The Ports of Long Beach and Los Angeles, major engines of Southern California's economy, have been hit by a strike this week. When a small number of well-paid clerical workers set up picket lines, thousands of longshoremen refused to cross. We get a progress report. Also, the LA Auto Show opens to the public tomorrow, demonstrating that cars are better than ever. The head of GM North America says, "Every car will have good quality," not just his. Will economic recovery and advanced technology attract a new generation that's losing interest in cars? On our rebroadcast of today's To the Point, the President does lunch with Mitt Romney, but partisanship never dies.
FROM THIS EPISODE
Clerical workers at the Ports of Long Beach and Los Angeles are few in number, but this week they've demonstrated the power to shut down two mighty engines of Southern California. We get an update from Brian Sumers, who covers the ports for the Daily Breeze, and Kristen Monaco, Professor of Economics at California State University Long Beach, who specializes in transportation and labor issues.
The first auto show of the season is held in the car capital of the world. The Los Angeles Auto Show opens to the public tomorrow. KCRW's Saul Gonzalez went to the press preview yesterday. (He spoke with Ed Loh, Editor of Motor Trend magazine, Gene Jennings, President of Automobile magazine, and Freeman Thomas, Design Director for the Ford Motor Company.)
You can see pictures of some of these new high-tech cars on our blog: KCRW.com/WhichWayLAblog.
As promised, President Obama had lunch with Mitt Romney today — no press coverage, no details of their discussion. But just weeks after the election, partisanship is still the word in Washington. After days of optimism about avoiding the fiscal cliffs, hard lines are now being drawn. The President and House Speaker John Boehner spoke by telephone last night, and it appears the President is still insisting that priority number one is the bill to maintain tax breaks for the Middle Class while raising rates on the wealthy. At a news conference this morning, Boehner threw cold water on the President's much advertised return to the campaign trail to win public support.
David Sanger, New York Times (@SangerNYT)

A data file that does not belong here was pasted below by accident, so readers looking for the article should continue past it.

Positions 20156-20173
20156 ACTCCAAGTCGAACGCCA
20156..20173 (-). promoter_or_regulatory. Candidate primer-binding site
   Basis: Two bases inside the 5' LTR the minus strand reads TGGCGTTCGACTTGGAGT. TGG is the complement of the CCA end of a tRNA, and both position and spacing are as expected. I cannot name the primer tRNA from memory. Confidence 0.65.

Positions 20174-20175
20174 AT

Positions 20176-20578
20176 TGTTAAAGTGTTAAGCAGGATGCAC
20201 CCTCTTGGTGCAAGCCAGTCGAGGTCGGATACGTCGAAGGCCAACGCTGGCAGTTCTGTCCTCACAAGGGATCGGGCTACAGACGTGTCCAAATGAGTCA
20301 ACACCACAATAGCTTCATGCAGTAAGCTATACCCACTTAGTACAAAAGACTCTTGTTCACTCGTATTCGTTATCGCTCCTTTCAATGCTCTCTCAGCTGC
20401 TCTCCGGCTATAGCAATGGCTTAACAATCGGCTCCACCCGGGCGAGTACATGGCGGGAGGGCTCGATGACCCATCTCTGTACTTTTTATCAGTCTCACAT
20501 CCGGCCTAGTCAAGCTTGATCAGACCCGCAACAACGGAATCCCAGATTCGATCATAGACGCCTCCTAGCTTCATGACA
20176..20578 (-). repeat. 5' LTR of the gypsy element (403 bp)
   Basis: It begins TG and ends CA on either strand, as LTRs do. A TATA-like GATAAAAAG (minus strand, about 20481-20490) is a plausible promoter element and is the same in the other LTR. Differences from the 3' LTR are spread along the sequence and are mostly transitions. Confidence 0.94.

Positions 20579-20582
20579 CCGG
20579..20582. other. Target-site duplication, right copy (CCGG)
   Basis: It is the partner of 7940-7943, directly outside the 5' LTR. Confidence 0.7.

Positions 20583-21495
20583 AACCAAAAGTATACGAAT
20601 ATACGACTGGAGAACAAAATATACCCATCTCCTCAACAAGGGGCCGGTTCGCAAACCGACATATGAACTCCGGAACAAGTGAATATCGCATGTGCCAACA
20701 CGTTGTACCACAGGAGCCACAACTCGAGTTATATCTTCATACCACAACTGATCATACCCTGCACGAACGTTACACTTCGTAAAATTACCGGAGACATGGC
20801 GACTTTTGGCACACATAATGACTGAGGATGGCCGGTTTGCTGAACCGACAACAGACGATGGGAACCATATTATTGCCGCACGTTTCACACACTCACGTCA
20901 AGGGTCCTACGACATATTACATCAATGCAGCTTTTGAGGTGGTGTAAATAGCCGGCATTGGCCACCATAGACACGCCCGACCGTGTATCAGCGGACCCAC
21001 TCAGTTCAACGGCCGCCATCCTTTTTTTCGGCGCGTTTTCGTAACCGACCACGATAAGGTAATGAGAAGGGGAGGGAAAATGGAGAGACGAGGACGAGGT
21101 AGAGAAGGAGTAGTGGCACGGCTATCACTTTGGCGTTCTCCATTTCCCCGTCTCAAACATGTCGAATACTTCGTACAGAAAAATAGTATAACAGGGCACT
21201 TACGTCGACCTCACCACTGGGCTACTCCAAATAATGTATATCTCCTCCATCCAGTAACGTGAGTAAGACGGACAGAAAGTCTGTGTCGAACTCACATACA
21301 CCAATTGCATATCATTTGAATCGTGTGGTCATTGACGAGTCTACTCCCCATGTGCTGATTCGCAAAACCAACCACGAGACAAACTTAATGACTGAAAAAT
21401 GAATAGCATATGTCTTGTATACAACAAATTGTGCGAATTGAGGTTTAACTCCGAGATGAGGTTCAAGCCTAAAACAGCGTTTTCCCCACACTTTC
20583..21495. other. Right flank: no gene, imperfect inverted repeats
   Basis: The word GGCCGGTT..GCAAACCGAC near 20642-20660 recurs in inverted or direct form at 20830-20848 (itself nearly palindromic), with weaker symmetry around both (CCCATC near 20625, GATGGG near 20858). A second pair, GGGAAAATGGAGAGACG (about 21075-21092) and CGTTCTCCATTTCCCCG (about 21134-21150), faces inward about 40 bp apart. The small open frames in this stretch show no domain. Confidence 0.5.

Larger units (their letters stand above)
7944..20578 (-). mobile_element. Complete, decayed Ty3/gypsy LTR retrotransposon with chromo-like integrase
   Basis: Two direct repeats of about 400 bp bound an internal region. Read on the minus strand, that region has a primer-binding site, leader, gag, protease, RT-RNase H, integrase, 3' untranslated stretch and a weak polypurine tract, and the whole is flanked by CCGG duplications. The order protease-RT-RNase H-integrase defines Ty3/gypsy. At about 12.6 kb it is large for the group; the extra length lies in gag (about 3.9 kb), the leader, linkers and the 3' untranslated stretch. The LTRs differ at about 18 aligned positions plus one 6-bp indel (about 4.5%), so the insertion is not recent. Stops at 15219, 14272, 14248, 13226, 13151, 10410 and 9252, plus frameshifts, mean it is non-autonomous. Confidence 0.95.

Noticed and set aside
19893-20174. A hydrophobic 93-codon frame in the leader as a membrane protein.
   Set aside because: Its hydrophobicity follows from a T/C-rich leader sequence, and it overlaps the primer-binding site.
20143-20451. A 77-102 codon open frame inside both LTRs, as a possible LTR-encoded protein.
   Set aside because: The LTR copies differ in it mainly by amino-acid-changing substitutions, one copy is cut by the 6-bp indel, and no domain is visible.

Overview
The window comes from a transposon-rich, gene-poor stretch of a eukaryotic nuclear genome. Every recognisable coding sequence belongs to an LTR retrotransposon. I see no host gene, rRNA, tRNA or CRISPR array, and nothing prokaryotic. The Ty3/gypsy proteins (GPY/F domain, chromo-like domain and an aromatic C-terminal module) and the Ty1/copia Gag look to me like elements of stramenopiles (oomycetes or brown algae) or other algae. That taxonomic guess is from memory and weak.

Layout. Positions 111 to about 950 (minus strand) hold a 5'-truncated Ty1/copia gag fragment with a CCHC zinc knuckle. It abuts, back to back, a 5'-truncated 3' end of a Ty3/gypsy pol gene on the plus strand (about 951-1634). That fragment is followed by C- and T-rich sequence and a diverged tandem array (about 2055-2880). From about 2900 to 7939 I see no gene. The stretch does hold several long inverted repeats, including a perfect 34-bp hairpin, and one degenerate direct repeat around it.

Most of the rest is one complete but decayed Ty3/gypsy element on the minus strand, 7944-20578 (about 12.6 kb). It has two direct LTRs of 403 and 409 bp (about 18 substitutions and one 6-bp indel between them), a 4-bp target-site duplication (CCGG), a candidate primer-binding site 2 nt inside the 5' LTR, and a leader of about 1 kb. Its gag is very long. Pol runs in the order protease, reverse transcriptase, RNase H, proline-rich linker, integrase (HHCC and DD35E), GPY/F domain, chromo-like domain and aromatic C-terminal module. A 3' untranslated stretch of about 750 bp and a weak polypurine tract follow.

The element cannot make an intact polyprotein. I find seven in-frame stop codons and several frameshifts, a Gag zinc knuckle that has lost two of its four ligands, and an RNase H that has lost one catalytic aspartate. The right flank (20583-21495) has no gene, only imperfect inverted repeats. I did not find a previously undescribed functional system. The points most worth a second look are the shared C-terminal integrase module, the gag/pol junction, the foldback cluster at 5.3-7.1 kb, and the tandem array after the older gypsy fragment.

David Corn, Mother Jones magazine (@DavidCornDC)
Joshua Trevino, Texas Public Policy Foundation (@jstrevino)
Daniel Gross, Slate (@grossdm)
Matt Viser, Boston Globe (@mviser)
More From Which Way, L.A.?
Which Way, LA? The Question that Won't Go Away 23 years ago, the fires of the Rodney King riots were burning and the sirens wailing when KCRW first asked, WWLA? We've been through fires, floods, earthquakes and massive social, cultural and economic change. While this is the last program titled WWLA? the question still needs to be asked. We talk with a group of important and thoughtful people about what LA has become and about the challenges to be faced in the future…as we continue.
Then and Now: Is LA Still the Car Capital of the World? Urban planners got some bad news today. Ridership on public transit in Southern California is on the decline, despite the billions being spent in recent years to build light rail and subway lines. Why aren't more drivers leaving their cars at home, as traffic gets more congested than ever? Meantime, there's a shortage of money to repair aging roads, bridges and other parts of the infrastructure. We look at the impact on the state's economy.
Does California Have a Double Standard for the Public's Protection? Porter Ranch and Vernon are mirror images of each other. In one, schools have been closed and thousands of residents are being moved away by the polluter—just months after a natural gas leak was discovered. In the other, residents complained for years about health risks to school children from exposure to lead and arsenic from a battery recycling plant— until the federal government finally stepped in.
Is 'Warfare' a Thing of the Past at the LAPD? Video of police misconduct wasn’t as common 25 years ago as it is today. The spectacle of LAPD officers beating Rodney King was a wake-up call, but didn’t persuade a jury in Simi Valley. When the cops received not-guilty verdicts, the city exploded. We hear from veteran officers who say they’ve changed. What about their tactics? Have they gained the trust of marginalized communities and people of color?
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